While the global pandemic has seen Australians of all ages turn to the internet to stay better connected, recent research found that 44% of teens have had a negative online experience and three quarters of teens want more online safety information delivered through trusted channels.
In response, Crime Stoppers has worked with education professionals to develop a Cybercrime and the Law teaching pack as the latest addition to a free online teachers’ resource suite of Civics and Citizenship themes.
Specifically targeting Years 7-10, the initiative was first developed and trialled in Western Australia to help make the Australian subject of Civics and Citizenship more engaging. The learning materials are now nationally available and provide flexible content and lesson ideas, resources and assessments, which allow teachers to select lesson ideas in any order to best suit the interest and needs of students.
In discussing the launch of the Cybercrime and the Law module, ACT Region Crime Stoppers said it was important to help younger generations understand what it means to be a digital citizen, how technology can facilitate criminal activity, how to be cyber safe and recognise fake news.
“Just as the internet and other new technologies are opening tremendous possibilities, they also provide opportunities for criminals to commit new crimes and carry out old crimes in more modern ways. Cybercrime continues to grow in Australia and poses a serious threat to individuals, businesses, and governments, so educating students is a positive way to raise awareness of the different types of cybercrime and highlight to them the danger signs to look out for,” Diana Forrester, Chair of both Crime Stoppers Australia and ACT Region Crime Stoppers, said.
“The rise of fake news makes it more important than ever for younger people to develop strategies to recognise the difference between accurate, reliable news and fake news – because fake news can encourage uninformed decisions, create distrust in public institutions, support criminal activity and even directly harm a person’s well-being,” she said.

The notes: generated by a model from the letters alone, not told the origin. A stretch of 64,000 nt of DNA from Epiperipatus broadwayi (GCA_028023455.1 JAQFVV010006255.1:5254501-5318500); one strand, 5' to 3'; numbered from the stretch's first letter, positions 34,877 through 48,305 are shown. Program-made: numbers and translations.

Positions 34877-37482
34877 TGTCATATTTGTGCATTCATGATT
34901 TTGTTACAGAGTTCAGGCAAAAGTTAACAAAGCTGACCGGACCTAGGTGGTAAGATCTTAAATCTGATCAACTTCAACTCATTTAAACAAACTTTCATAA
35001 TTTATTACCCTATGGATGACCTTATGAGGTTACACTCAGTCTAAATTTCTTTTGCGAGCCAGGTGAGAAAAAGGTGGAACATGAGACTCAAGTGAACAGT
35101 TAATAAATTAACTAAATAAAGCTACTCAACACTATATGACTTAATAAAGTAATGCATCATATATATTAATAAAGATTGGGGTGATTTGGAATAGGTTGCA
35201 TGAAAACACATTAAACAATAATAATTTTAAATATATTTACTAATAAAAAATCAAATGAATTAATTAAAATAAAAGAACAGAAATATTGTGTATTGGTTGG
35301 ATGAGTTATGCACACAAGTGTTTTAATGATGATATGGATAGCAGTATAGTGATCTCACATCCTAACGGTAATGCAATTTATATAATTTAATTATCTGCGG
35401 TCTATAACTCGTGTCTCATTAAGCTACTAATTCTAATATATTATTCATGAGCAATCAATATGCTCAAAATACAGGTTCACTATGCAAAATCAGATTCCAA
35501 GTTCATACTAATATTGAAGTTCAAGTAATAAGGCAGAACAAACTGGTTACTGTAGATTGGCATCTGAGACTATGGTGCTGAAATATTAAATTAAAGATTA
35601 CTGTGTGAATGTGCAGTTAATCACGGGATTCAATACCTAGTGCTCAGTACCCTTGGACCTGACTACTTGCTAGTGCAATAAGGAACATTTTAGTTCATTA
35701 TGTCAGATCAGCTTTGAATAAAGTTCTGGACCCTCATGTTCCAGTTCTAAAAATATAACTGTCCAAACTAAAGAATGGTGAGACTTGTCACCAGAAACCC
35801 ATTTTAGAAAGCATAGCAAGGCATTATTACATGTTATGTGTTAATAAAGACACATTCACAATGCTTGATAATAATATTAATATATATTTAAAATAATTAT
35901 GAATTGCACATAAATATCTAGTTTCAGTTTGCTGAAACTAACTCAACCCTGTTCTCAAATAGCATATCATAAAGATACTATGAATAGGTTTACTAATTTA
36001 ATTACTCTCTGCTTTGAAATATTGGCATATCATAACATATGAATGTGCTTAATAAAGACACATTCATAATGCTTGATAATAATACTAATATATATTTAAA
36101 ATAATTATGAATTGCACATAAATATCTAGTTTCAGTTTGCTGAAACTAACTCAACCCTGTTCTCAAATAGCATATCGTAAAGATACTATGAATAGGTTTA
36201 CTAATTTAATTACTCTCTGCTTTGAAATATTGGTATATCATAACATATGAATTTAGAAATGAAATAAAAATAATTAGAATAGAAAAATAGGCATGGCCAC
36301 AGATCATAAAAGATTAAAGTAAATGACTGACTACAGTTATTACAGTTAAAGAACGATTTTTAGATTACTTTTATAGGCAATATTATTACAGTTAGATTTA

The latest learning module also promotes safe use of digital devices and explores key issues impacting on teenagers, such as cyberbullying, online abuse, scams and child sexual exploitation.
“We know teenagers want more online safety information and this latest learning module delivers against that need. Teenagers want to understand how to be safe online and they need to know about image-based abuse and the difficulty that comes with removing inappropriate images, posts and other material,” Ms Forrester added.
“The new module also explores the need to balance online time with other activities, to encourage teenagers to spend time away from the screen and enjoy other activities too.”
Existing learning modules that are already part of the suite explore the justice system, crime laws, law enforcement and the role of citizens in relation to crime, including how Crime Stoppers can help. Teachers can access the resource through Scootle, a national digital repository of teacher resources made available by Education Services Australia as well as on the Crime Stoppers Australia website.